Adaptive governance in both climate adaptation and mitigation stands to help SESs withstand shocks, in part through helping to mend current social threats to system stability. The Malheur case study shows the framework’s potential benefits for addressing social conflicts thus far under-discussed in climate scholarship, while the CPP demonstrates business-as-usual obstacles. Federal brokerage of work–environment dialogues is a particularly important component of this scheme. This vehicle can also serve to address the voicelessness, exclusion of residents of rural areas (and like-minded people) who have been alienated from government and environmentalism.

 About Author

Ann M. Eisenberg is Assistant Professor, University of South Carolina School of Law. The following people have my gratitude for their thoughtful comments on earlier drafts of this Article: Loka Ashwood, Robin Kundis Craig, Laura Griffin, Patrick McGinley, Lisa Pruitt, Jesse Richardson, J.B. Ruhl, Steven Selin, participants in the Sixth Annual Southern Clinical Conference Work-in-Progress Workshop at Charlotte School of Law, especially my discussant, Jason Huber, and classmates in Dr. Selin’s spring 2016 course at West Virginia University, Human Dimensions of Natural Resource Management. All errors are my own.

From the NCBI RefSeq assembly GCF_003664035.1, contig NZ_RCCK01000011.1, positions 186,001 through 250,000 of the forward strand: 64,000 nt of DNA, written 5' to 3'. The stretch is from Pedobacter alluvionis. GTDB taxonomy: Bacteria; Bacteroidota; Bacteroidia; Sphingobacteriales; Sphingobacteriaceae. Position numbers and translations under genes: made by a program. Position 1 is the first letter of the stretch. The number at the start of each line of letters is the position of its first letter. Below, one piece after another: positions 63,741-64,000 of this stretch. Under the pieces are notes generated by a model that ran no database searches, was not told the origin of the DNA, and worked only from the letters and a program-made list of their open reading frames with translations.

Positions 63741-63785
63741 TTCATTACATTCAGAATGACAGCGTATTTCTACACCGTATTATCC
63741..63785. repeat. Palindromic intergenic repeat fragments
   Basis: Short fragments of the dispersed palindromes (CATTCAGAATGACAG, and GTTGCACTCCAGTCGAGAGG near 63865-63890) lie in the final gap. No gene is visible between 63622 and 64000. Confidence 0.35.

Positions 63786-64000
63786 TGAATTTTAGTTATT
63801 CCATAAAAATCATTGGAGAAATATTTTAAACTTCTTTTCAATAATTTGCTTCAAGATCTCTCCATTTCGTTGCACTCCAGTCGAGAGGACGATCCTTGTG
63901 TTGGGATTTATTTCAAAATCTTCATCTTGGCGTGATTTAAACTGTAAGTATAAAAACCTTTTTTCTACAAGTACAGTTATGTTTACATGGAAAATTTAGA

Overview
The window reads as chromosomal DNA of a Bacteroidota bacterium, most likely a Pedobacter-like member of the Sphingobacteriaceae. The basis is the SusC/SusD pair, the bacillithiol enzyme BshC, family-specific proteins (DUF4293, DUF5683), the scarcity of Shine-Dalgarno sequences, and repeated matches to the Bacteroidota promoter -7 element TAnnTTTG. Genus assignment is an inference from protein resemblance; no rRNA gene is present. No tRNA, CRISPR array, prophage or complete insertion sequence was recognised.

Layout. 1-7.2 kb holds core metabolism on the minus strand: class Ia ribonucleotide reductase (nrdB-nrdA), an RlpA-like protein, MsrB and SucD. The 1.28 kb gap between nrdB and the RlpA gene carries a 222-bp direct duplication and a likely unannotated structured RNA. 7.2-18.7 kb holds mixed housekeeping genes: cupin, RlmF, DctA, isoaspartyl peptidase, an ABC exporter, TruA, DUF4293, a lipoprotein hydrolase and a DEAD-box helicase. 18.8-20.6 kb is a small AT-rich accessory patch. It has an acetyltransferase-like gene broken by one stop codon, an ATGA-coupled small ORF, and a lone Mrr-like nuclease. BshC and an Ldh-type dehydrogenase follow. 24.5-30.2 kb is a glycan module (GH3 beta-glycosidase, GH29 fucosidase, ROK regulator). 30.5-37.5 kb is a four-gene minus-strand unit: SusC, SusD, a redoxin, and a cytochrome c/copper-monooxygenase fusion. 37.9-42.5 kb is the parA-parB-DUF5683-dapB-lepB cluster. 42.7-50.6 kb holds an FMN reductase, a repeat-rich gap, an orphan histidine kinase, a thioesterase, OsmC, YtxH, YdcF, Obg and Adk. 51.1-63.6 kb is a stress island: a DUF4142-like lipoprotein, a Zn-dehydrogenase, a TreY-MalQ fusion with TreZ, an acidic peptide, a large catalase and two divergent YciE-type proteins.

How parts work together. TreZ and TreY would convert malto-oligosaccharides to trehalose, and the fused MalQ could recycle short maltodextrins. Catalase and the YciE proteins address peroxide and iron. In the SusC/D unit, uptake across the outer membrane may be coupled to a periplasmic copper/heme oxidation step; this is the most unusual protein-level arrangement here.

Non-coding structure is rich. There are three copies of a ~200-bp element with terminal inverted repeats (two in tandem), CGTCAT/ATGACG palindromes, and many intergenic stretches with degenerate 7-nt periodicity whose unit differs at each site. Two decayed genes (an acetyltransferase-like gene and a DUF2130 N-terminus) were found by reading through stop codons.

Footnotes    (↵ returns to text)

  1. Hal Bernton, The Story Behind the Malheur National Wildlife Refuge, Ranchers and Armed Anti-Government Protestors, Seattle Times (Jan. 9, 2016), https://perma.cc/W3QZ-KEG6; Faces of the Malheur Occupation: Meet the Militants and Their Visitors, Oregonian (Jan. 22, 2016) [hereinafter Faces of the Malheur Occupation], https://perma.cc/QL46-2VD2; Liam Stack, Wildlife Refuge Occupied in Protest of Oregon Ranchers’ Prison Terms, N.Y. Times, Jan. 3, 2016, at A13.
  2. E.g., Bill Chappell, Oregon Occupier Countersues for $666 Billion, Citing ‘Works Of The Devil, Nat’l Pub. Radio: Two-Way (Feb. 18, 2016), https://perma.cc/YDX9-CPHJ; Timothy Egan, Opinion, Crackpots in Cowboy Hats, and in Congress, N.Y. Times (Jan. 8, 2016), https://perma.cc/AK34-JZ6E; Hal Herring, Can We Make Sense of the Malheur Mess?, High Country News (Feb. 12, 2016), https://perma.cc/CT7D-QT9F; Janell Ross, Why Aren’t We Calling the Oregon Occupiers ‘Terrorists’?, Wash. Post: The Fix (Jan. 3, 2016), https://perma.cc/323R-DBTQ; Alan Pyke, The Crackpot Alternative Legal System that Threatens to Escalate the Oregon Standoff, ThinkProgress (Jan. 15, 2016), https://perma.cc/7KWE-LCCD; see also Sam Levin, Oregon Militia Standoff: The 23 Men and Two Women Facing Felony Charges, Guardian (London) (Feb. 15, 2016), https://perma.cc/JYL8-PTWK (pointing out that, of the twenty-five occupants, only three were residents of Oregon).
  3. Lisa R. Pruitt & Linda T. Sobczynski, Protecting People, Protecting Places: What Environmental Litigation Conceals and Reveals about Rurality, 47 J. Rural Stud. 326, 330–31 (2016).